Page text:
# Murdercycles! Rating 200 2009 Motorcycles By Safety - Suzuki Over 1 Litre

Updated on November 30, 2008

Suzuki GS 1200 SS bears an engine which is an 1156 cc, oil cooled, 4 - cylinders in line. The engine features a bore and stroke of 79 mm x 59 mm, which results in a compression ratio of 9.5:1. The engine is rated for a maximum of 100 horsepower. When this amount of horses is balanced with the dry weight in kilograms of 209, a mass that equals 459.8 pounds, it is now possible to determine the ratio of pounds per horsepower, which is a good way to estimate the motorcycle's actual performance in everyday use. This bike's power to weight ratio is 4.6. This motorcycle is thereby generating a power to weight ratio which gives it a Murdercycle Rating of "D": MENACE which means that this motorcycle should never be operated on public highways but would be suitable for a privateer racetrack rider.

Suzuki GSF 1200 Bandit has an engine that is set up as an 1157 cc, air cooled, 4 - cylinders in line. The engine has a bore and stroke measuring 79 mm x 59 mm, which gives the engine a compression ratio of 9.5:1. The motor powers the rear wheel with a total of 98 horsepower. If you take that amount of power and equate it with the motorcycle's dry weight in kilograms of 212, a weight that is equivalent to 466.4 pounds, the calculation of pounds per horsepower is now possible: a measurement that is generally utilized to determine the motorcycle's overall performance. In this case, the power to weight ratio is 4.76. Therefore, it can be concluded that this bike has a Murdercycle Rating of "D": MENACE which means that this motorcycle should never be operated on public highways but would be suitable for a privateer racetrack rider.

Suzuki GSF 1250 Bandit S is designed around an engine that is an 1255 cc, liquid cooled, 4 - cylinders in line. The motor has a bore and stroke of 79 mm x 64 mm, and has a compression ratio of 10.5:1. The engine is able to generate a total of 98 horsepower. A simple calculation dividing that power to the total dry weight in kilograms of 229, a total dry weight which is equal to 503.8 pounds, the pounds per horsepower can now be precisely measured in a determination which is a very accurate reflection of this particular motorcycle's total performance on the street or track. In the case of this bike, the power to weight ratio is 5.14. This final analysis shows that this motorcycle has a Murdercycle Rating of "D": MENACE which means that this motorcycle should never be operated on public highways but would be suitable for a privateer racetrack rider.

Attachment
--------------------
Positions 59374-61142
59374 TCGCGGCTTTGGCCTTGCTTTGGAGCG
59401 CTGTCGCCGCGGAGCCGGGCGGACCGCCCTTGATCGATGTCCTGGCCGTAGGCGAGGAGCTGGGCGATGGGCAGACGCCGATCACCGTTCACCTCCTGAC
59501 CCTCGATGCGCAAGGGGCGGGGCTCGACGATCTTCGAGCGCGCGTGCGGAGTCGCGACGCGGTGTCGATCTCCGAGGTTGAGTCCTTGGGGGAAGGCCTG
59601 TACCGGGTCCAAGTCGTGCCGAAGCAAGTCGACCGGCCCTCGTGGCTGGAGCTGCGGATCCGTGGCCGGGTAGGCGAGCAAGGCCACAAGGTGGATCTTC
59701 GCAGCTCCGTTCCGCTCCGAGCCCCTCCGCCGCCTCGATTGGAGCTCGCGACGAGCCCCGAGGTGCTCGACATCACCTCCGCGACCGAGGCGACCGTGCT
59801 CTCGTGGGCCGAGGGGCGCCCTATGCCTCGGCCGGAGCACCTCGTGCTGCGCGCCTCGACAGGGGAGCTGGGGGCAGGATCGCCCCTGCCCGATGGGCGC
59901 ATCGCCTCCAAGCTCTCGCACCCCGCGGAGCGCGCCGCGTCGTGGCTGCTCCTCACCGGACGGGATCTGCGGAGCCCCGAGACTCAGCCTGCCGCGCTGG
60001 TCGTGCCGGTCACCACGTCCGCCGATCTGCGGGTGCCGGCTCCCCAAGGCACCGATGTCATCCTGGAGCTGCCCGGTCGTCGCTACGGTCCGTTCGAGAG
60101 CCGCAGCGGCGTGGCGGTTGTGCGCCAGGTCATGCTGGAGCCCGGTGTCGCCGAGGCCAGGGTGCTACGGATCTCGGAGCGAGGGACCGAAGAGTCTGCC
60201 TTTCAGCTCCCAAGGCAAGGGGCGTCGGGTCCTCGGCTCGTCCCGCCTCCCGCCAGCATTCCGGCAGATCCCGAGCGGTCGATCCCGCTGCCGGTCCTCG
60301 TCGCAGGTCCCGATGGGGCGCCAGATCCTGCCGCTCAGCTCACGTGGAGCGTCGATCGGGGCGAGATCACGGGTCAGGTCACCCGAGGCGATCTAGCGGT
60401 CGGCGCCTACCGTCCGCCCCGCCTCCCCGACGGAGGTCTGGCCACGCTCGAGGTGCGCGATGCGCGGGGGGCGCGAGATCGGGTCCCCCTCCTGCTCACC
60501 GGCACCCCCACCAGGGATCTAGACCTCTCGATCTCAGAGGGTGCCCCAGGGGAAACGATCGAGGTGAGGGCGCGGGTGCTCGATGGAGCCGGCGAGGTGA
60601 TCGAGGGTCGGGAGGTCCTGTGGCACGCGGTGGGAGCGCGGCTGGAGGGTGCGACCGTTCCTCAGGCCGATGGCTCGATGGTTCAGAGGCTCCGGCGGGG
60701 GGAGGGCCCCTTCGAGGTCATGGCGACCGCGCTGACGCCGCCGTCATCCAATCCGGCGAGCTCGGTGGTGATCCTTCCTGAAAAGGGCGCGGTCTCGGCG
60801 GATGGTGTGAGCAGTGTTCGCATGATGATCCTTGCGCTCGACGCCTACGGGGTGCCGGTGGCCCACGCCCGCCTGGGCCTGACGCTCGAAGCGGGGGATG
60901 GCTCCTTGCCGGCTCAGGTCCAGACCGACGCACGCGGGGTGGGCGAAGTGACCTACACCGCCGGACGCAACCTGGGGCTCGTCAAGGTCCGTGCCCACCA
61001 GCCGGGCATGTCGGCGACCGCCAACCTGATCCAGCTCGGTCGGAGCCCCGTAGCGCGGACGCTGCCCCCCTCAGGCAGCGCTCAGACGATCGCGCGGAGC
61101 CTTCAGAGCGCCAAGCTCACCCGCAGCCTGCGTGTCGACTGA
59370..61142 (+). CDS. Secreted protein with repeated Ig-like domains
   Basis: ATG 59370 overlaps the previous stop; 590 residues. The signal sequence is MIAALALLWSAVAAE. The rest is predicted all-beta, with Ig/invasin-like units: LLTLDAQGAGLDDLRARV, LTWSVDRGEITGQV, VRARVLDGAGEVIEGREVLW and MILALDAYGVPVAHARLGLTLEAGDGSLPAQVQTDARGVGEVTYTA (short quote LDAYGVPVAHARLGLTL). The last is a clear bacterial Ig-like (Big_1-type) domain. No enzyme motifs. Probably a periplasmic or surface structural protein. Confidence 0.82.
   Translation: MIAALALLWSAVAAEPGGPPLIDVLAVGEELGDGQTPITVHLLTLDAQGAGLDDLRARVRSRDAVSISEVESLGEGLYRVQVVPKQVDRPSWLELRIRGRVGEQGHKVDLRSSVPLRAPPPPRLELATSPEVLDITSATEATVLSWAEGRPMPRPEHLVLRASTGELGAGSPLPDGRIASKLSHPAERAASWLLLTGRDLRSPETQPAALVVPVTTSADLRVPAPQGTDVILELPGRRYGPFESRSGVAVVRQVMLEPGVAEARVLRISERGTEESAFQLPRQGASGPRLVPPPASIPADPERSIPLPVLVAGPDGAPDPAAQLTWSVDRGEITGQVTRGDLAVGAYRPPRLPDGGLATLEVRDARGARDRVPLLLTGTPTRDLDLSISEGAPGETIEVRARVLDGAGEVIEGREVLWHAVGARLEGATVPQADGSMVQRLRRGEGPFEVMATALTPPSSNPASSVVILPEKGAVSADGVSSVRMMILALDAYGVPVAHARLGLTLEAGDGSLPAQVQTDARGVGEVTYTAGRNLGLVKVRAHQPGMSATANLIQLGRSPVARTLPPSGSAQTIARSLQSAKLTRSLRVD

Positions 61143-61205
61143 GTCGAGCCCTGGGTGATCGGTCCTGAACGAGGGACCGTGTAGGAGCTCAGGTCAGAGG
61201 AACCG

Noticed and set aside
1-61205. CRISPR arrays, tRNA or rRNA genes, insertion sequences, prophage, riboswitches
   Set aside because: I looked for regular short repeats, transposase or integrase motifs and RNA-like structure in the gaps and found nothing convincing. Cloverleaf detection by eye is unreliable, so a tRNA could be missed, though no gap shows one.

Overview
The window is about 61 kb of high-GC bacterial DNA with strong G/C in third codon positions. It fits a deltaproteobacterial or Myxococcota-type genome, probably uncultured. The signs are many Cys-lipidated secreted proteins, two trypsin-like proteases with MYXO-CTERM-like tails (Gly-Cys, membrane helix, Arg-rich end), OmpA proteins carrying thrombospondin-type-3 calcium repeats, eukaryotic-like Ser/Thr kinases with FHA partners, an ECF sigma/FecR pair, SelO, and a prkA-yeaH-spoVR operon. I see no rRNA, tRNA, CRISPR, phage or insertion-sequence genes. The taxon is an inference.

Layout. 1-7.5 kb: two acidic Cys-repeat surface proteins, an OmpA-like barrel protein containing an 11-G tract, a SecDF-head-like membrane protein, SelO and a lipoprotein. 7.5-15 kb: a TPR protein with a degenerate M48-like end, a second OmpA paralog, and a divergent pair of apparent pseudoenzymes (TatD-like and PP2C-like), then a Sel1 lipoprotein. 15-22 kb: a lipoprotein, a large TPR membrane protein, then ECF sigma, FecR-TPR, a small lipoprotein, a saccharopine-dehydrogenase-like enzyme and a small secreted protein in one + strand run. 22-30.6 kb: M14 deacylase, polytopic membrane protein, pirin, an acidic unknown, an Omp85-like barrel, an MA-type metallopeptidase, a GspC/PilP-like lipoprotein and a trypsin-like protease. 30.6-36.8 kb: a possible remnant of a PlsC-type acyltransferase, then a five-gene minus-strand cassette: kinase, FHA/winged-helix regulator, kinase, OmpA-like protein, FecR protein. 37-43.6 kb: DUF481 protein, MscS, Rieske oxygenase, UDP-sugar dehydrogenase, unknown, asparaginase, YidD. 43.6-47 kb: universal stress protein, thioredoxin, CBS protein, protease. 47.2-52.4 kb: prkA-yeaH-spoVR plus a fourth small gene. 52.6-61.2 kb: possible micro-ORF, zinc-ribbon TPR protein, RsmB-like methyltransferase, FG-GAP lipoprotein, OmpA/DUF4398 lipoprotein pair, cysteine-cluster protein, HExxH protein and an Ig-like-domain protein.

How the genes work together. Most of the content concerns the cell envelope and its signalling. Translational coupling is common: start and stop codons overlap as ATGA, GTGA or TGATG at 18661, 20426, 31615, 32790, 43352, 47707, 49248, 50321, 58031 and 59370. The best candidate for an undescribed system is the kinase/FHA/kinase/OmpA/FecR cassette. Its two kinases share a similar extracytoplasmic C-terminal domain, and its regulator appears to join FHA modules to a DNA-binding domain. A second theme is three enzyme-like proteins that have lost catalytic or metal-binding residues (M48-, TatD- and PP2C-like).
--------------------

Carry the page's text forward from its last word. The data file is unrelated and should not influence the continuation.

Suzuki B-King is a motorcycle that has an engine which is an 1340 cc, liquid cooled, 4 - cylinders,. The engine has a bore and stroke measuring 81 mm x 65 mm, equating to a compression ratio of 12.5:1. The powerplant creates a total of 162 horsepower. When this power at the rear wheel is taken into consideration alongside the dry weight in kilograms of 236, which equates to 519.2 pounds, the actual ratio of this motorcycle's actual performance while being ridden can be determined with a high degree of accuracy. The pounds per horsepower determines what the power to weight ratio is, and in this bike's case, that figure is 3.2. This figure means that this motorcycle has a Murdercycle Rating of "B": HIGH-DANGER which means that no one other than a motorcycle racer with at least a year or so of experience should ride it, and then only on a race or test track.

Suzuki GSX 1300 R Hayabusa is designed with an engine configured as a 1340 cc, liquid cooled, 4 - cylinders,. The engine features a bore and stroke of 81 mm x 65 mm, which gives the engine a compression ratio of 12.5:1. The engine generates a strong 197 horsepower. When that total amount of power at maximum levels is divided by the motorcycle's dry weight in kilograms of 220, which equals 484 pounds, we can now calculate the ratio of pounds per horsepower, a fairly standard calculation in the motor vehicle world which will allow you to determine the motorcycle's actual performance on the street. In the case of this bike, its power to weight ratio is 2.46. Those figures provide a Murdercycle Rating of "A": EXTREME which means that it is unsafe for anyone except for highly trained professional riders with years of experience on major racetracks!